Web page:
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Zac Goldsmith has nothing to be ashamed of

6 May 2016

6:50 PM

6 May 2016

6:50 PM

It’s disappointing to see how many Tories are buying into Labour’s spin about Zac Goldsmith having fought a ‘dog whistle’ campaign and – even more ludicrously – blaming that for his defeat. Any Conservative candidate faced an uphill struggle getting elected in London, one of the only areas in the country where Labour did better in 2015 than it did in 2010. Even Boris, who has a rare ability to appeal to Labour voters, only beat Ken Livingstone in 2012 by 62,538 votes.

The first prominent Conservative to peddle this theory was London Assembly member Andrew Boff, who appeared on Newsnight to accuse Goldsmith of equating ‘people of conservative religious views’ with ‘sympathising with terrorism’. ‘It was effectively saying that people of conservative religious views are not to be trusted and you shouldn’t share a platform with them and that’s outrageous,’ he told Kirsty Wark.

But some of the people Sadiq Khan has shared platforms with, spoken alongside and defended in the House of Commons and elsewhere aren’t merely ‘people of conservative religious views’. In some cases, they are bona fide extremists.

For instance, in 2004 Khan gave evidence to the House of Commons Home Affairs Select Committee in his capacity as the chair of the Muslim Council of Britain’s legal affairs committee in which he argued that the Muslim scholar Dr Yusuf Al-Qaradawi ‘is not the extremist that he is painted as being’. As I wrote in an earlier Spectator blog, this is the same man who has gone to great lengths to develop an elaborate, Koranic defence of suicide bombings, which he calls ‘martyrdom operations’.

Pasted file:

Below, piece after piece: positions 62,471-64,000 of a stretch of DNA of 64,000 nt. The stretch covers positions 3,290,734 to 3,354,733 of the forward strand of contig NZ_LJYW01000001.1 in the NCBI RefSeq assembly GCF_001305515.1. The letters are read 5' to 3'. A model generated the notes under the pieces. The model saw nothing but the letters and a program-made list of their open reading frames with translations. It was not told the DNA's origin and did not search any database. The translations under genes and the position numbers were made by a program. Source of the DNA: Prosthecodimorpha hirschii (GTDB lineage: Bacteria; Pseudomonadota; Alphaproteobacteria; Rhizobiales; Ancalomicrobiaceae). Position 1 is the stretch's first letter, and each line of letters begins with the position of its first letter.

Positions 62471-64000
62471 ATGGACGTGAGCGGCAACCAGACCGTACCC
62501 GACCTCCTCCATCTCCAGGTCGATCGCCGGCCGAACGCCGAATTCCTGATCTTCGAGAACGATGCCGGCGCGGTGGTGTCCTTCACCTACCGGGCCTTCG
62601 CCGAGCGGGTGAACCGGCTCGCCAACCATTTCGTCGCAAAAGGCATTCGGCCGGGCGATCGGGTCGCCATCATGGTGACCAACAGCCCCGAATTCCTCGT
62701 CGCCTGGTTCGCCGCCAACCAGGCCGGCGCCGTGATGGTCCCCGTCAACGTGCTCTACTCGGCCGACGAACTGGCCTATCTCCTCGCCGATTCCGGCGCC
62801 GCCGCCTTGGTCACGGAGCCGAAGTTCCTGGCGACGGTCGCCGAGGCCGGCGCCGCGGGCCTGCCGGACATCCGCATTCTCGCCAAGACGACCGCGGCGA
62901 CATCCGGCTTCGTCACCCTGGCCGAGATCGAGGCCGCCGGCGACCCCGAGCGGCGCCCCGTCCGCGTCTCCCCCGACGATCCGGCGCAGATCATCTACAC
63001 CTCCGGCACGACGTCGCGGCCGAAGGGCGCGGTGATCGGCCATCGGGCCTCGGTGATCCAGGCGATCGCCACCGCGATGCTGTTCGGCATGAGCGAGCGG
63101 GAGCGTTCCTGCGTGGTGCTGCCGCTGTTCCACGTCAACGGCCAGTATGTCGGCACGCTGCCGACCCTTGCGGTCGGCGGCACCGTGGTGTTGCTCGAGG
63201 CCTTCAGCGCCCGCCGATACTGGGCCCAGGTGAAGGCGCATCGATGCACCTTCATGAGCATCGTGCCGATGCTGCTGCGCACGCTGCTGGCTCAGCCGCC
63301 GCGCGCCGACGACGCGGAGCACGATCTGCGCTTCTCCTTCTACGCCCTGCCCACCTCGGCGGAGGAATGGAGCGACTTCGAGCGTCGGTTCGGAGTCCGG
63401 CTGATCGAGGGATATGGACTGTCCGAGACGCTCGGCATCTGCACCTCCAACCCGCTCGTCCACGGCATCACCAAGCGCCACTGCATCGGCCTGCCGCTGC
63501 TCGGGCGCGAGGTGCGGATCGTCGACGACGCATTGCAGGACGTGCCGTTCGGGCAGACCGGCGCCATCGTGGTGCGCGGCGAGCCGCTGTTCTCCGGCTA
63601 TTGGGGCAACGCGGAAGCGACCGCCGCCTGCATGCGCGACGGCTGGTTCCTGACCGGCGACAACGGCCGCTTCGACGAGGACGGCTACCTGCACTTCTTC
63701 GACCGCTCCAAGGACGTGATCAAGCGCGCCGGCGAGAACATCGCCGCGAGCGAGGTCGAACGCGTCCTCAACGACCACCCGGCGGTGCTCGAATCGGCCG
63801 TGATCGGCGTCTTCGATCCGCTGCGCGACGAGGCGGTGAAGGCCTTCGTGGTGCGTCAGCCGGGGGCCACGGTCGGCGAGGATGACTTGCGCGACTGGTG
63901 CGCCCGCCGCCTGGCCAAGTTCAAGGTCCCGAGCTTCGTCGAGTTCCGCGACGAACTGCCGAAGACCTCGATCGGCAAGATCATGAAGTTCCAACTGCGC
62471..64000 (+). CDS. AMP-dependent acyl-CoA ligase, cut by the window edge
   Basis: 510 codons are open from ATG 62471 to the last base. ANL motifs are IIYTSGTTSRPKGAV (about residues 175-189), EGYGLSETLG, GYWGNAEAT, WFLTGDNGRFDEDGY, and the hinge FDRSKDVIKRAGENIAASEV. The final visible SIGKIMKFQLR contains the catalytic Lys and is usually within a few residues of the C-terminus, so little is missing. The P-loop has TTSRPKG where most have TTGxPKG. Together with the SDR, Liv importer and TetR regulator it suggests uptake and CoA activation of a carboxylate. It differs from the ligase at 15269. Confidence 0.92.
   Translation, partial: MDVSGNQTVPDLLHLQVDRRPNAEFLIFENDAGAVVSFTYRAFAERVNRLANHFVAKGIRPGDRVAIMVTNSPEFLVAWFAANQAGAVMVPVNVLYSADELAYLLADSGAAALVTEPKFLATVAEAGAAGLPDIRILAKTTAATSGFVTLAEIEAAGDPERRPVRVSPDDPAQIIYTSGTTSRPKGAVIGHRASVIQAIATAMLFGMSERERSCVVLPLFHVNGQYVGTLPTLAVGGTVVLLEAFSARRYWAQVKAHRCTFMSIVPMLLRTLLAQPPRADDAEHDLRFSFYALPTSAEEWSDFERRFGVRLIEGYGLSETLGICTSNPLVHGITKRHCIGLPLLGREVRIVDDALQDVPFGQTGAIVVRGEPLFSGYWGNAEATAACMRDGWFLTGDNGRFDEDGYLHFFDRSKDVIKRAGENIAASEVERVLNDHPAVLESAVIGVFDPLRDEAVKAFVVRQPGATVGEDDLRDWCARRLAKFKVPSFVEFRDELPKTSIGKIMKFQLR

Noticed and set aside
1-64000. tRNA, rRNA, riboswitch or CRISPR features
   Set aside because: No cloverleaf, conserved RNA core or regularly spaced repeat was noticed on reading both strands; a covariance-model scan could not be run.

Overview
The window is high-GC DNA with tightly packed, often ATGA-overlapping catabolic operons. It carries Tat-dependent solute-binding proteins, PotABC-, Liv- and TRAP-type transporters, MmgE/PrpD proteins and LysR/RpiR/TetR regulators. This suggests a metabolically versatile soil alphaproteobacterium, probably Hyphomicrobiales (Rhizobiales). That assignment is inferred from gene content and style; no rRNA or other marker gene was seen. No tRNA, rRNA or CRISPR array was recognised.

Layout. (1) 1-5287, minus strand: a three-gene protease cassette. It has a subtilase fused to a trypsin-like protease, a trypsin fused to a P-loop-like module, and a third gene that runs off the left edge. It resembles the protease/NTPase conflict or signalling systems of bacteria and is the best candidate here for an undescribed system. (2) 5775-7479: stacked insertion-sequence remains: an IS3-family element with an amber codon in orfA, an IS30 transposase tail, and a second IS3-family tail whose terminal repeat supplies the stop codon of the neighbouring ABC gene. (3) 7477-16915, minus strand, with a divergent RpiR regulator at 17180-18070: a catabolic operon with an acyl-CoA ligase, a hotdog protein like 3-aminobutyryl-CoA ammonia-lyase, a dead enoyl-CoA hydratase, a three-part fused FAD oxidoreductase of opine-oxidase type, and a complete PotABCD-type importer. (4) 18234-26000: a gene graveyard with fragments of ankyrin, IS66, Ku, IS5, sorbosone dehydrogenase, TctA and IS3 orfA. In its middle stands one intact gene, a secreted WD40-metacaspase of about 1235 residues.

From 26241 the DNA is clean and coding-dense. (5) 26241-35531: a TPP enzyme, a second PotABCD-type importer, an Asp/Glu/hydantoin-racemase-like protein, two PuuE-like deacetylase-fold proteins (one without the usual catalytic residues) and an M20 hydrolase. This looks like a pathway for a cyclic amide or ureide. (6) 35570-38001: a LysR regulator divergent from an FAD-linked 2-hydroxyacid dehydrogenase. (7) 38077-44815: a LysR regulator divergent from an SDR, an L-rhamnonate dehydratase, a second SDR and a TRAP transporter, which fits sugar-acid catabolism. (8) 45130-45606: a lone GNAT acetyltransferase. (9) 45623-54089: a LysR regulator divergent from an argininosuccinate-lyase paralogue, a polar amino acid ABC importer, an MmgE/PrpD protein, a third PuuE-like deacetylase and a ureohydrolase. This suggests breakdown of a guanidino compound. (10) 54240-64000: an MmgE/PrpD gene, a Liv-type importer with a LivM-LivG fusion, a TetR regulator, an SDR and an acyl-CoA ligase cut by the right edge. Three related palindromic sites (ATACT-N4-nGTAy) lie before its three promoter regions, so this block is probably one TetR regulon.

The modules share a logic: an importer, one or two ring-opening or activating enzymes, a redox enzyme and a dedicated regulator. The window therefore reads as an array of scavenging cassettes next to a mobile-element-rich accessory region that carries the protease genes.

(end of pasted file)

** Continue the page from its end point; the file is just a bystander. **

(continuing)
Before that, Khan appeared at a conference alongside Sajeel Abu Ibrahim, who ran a camp in Pakistan that trained the 7/7 bomber Mohammad Sidique Khan. With respect, Mr Boff, that’s not just a person with ‘conservative religious views’. That’s an actual terrorist.

It was perfectly proper for Goldsmith to draw people’s attention to these and other dubious episodes in Khan’s past and it produced a beneficial result, namely, Khan’s repudiation of these unsavoury individuals and his assurance that he would have no truck with Islamic extremists of any stripe if he became London’s mayor.

Today is a fresh start for Sadiq Khan. He has a fantastic opportunity to be – in his own words – the British Muslim who fights Islamic extremism. If he stays true to his word, he will be performing a great public service that everyone in London should be thankful for, including Conservative voters.

What would be a disastrous is if he makes the same mistakes as his Labour predecessor and extends the mayoral embrace to terrorist-sympathisers. Ken Livingstone once described Al-Qaradawi – a man who defends wife-beating and female genital mutilation, as well as suicide bombing – as a ‘leading progressive voice’.

I’m prepared to give Khan the benefit of the doubt and assume he wouldn’t do anything so foolish even in the absence of Goldsmith having forced him to denounce Islamic extremism in the campaign. But in case Khan ever wavers, or comes under pressure from Jeremy Corbyn to invite his ‘friends’ in Hamas or Hezbollah to City Hall, the so-called ‘dog whistle’ aspect of Zac Goldsmith’s campaign (which was nothing of the kind) should help stiffen his backbone.


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